This pursuit of moral purity defines a lot of this sort of bad politics. Ethical consumerism is an attempt to detach oneself from complicity in genocide and ecocide, an attempt to be a good and separate person in a bad and messy world. To me it feels like it belongs to certain religious traditions, in which sins and good works are totted up on a cosmic balance sheet. I prefer to try and accept that we – the we that I represent, the we of the globally privileged in wealthy countries – are unavoidably complicit in horror, inevitably hypocrites. Worrying about which smartphone is ethically better (spoiler: none of them) and whether or not quinoa is OK to buy since that Guardian article is more about your sense of self-worth than it is about changing the world.
In the arts, there’s now a growing trend of working to institute ethical fundraising policies, rules to make sure organisations aren’t complicit in corporate or state criminality. To me, there’s a risk here that this becomes like ethical consumerism – an attempt to buy a clean moral record, rather than a recognition that funding is politics. A good example is the Tricycle’s failed boycott of Israeli state funding. The Tricycle attempted to claim ethical neutrality – it just wasn’t accepting money from either political actor in a controversial conflict – but opponents easily pointed out the hypocrisy of the position. There was an honourable political approach – joining the major international Boycott, Divestment and Sanctions campaign called for by and in solidarity with Palestinian activists – but by claiming unmaintainable ethical neutrality rather than political commitment, the Tricycle’s attempt failed.
Ethics in arts funding isn’t about you. It isn’t about your personal values. It’s about leveraging cultural power to change something. I join a campaign against oil sponsorship of arts institutions I love not because I feel dirty being associated with oil (I need to accept that I’m morally complicit), but because I think that campaign might be a major wound to an industry that’s killing us. We each come to our own compromise the the world, our own ethical lines that help us to live in a terrifyingly oppressive system – but beyond that, we can campaign, and boycott is one of the tools available to us. When that boycott is called for by those constituencies most affected by the target, it truly isn’t about you: your moral sense is outraged, but your political self must act.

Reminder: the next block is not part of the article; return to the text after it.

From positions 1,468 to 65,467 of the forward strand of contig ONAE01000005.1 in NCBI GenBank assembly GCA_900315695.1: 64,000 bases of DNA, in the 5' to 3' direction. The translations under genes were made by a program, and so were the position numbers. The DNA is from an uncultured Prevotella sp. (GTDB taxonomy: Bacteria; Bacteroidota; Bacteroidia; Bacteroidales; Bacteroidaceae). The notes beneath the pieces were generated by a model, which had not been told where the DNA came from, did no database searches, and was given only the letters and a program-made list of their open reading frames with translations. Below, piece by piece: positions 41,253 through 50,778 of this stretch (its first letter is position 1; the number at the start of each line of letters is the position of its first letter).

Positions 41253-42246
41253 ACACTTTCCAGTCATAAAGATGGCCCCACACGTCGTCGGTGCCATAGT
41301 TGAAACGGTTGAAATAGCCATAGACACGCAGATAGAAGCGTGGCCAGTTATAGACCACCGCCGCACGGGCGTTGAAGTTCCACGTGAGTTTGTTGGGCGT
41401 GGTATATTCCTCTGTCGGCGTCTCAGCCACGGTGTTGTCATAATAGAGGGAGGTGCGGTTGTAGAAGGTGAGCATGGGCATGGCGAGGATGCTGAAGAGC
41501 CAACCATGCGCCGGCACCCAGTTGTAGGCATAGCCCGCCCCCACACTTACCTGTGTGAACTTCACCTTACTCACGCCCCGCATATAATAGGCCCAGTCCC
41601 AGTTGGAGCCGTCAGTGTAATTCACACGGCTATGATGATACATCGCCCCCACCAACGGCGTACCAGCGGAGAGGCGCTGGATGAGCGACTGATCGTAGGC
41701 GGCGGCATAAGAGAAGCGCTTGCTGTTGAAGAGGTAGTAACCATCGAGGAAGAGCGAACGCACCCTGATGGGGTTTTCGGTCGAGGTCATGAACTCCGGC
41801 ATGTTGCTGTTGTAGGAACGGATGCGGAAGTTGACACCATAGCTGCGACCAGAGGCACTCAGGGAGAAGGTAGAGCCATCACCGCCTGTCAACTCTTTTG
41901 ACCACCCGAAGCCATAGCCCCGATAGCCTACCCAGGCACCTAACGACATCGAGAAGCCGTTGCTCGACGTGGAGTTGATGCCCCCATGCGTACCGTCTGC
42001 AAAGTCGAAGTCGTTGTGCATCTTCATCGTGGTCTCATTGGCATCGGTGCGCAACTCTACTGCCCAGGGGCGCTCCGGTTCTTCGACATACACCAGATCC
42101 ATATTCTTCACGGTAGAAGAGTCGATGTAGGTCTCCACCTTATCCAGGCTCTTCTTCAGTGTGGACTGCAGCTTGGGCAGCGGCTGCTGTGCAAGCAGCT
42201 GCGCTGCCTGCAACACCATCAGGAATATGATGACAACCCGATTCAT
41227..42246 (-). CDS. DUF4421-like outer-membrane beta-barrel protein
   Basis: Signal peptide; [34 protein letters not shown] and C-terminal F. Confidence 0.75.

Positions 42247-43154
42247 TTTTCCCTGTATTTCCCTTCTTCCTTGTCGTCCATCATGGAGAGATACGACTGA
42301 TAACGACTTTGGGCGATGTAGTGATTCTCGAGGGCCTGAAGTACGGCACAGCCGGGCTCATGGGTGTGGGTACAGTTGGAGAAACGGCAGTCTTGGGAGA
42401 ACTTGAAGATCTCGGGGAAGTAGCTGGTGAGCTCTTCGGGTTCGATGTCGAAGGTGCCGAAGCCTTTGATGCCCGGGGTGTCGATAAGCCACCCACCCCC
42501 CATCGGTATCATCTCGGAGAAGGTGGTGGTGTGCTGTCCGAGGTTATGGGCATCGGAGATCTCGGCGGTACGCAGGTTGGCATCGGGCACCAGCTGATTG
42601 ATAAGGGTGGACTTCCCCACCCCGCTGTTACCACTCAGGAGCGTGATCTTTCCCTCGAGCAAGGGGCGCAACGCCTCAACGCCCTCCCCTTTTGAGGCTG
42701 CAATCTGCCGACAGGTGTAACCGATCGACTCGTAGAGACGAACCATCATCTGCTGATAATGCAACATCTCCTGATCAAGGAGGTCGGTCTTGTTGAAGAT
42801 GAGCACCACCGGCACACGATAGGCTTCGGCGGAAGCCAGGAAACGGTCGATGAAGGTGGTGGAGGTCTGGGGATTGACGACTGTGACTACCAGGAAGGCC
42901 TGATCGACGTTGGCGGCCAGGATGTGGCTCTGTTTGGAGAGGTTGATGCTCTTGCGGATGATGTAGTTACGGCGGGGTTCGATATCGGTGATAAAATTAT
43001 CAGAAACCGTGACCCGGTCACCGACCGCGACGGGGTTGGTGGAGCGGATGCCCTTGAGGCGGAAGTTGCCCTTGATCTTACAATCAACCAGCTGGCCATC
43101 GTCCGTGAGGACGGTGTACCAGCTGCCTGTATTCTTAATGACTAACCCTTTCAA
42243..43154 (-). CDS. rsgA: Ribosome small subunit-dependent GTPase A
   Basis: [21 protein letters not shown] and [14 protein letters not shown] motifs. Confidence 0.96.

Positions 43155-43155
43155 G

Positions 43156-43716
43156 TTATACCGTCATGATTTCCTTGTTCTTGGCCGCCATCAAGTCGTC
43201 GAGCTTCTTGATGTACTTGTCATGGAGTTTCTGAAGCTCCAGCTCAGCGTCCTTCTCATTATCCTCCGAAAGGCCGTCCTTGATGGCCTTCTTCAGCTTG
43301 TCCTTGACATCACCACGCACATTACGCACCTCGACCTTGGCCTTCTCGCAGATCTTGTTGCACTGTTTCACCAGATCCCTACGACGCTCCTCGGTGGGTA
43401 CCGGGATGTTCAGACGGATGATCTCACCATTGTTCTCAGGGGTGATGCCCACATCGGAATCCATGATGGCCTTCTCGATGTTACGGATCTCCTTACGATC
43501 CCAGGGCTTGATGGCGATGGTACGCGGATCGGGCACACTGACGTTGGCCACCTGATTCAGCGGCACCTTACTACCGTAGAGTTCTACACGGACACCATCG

Something which came up repeatedly at Take the money and run was how special art is. How art liberates us, how art takes us to a better place, how art helps us imagine different worlds. These are all things I’d love to be true, and I think that they succeed in being true sometimes, but I’m sceptical about how the argument is often used: that art is special, and we can’t allow commerce to debase it.
Only recently has art become anything other than a plaything of the ruling classes. The culture that the majority of people enjoyed – folk music, say, or street games, or storytelling, or craft – were considered mere entertainment, or mere artisanry, while the arts – opera, ballet, literature – were bought and paid for as ways for the powerful to feel special. Artists were special creatures too, paid for by patrons, while artisans and entertainers had a lower status as workers or, in worse cases, drop-outs. Art as we understand it is a ruling class creation. What’s happened now is that we’ve opened up the category of art in terms of both participants – we want more people to be artists – and audiences – we want access to great art for everyone.
The result is an arts industry that has contradictions at its heart, that combines vaguely liberal ideologies of mass participation with elitist historical roots. Its artists want to be paid properly as workers, but also want to feel like they float about the drudgery of employment. It tries to make art accessible, but remains vaguely attached to the idea that artworks are a special sort of thing and not what everyone enjoys. It wants funding, but doesn’t want to lower itself into the mire of commerce.